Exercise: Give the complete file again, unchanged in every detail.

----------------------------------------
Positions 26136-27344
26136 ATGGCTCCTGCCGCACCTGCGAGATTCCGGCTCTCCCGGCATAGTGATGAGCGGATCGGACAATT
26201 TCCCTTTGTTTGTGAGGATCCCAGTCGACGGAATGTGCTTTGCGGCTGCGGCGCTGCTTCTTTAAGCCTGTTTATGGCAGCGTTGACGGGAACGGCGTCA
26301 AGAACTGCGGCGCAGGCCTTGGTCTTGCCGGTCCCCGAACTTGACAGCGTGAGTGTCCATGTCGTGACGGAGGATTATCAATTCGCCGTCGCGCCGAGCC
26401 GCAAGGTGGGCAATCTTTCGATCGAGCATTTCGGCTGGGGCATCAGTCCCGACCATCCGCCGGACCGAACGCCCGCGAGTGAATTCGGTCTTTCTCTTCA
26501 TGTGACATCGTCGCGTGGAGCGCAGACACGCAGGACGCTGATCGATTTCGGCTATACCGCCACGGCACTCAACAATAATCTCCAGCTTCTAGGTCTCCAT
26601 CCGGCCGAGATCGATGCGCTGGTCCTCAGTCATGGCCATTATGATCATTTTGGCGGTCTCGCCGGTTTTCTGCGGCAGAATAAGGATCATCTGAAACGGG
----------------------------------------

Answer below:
Positions 26136-27344
26136 ATGGCTCCTGCCGCACCTGCGAGATTCCGGCTCTCCCGGCATAGTGATGAGCGGATCGGACAATT
26201 TCCCTTTGTTTGTGAGGATCCCAGTCGACGGAATGTGCTTTGCGGCTGCGGCGCTGCTTCTTTAAGCCTGTTTATGGCAGCGTTGACGGGAACGGCGTCA
26301 AGAACTGCGGCGCAGGCCTTGGTCTTGCCGGTCCCCGAACTTGACAGCGTGAGTGTCCATGTCGTGACGGAGGATTATCAATTCGCCGTCGCGCCGAGCC
26401 GCAAGGTGGGCAATCTTTCGATCGAGCATTTCGGCTGGGGCATCAGTCCCGACCATCCGCCGGACCGAACGCCCGCGAGTGAATTCGGTCTTTCTCTTCA
26501 TGTGACATCGTCGCGTGGAGCGCAGACACGCAGGACGCTGATCGATTTCGGCTATACCGCCACGGCACTCAACAATAATCTCCAGCTTCTAGGTCTCCAT
26601 CCGGCCGAGATCGATGCGCTGGTCCTCAGTCATGGCCATTATGATCATTTTGGCGGTCTCGCCGGTTTTCTGCGGCAGAATAAGGATCATCTGAAACGGG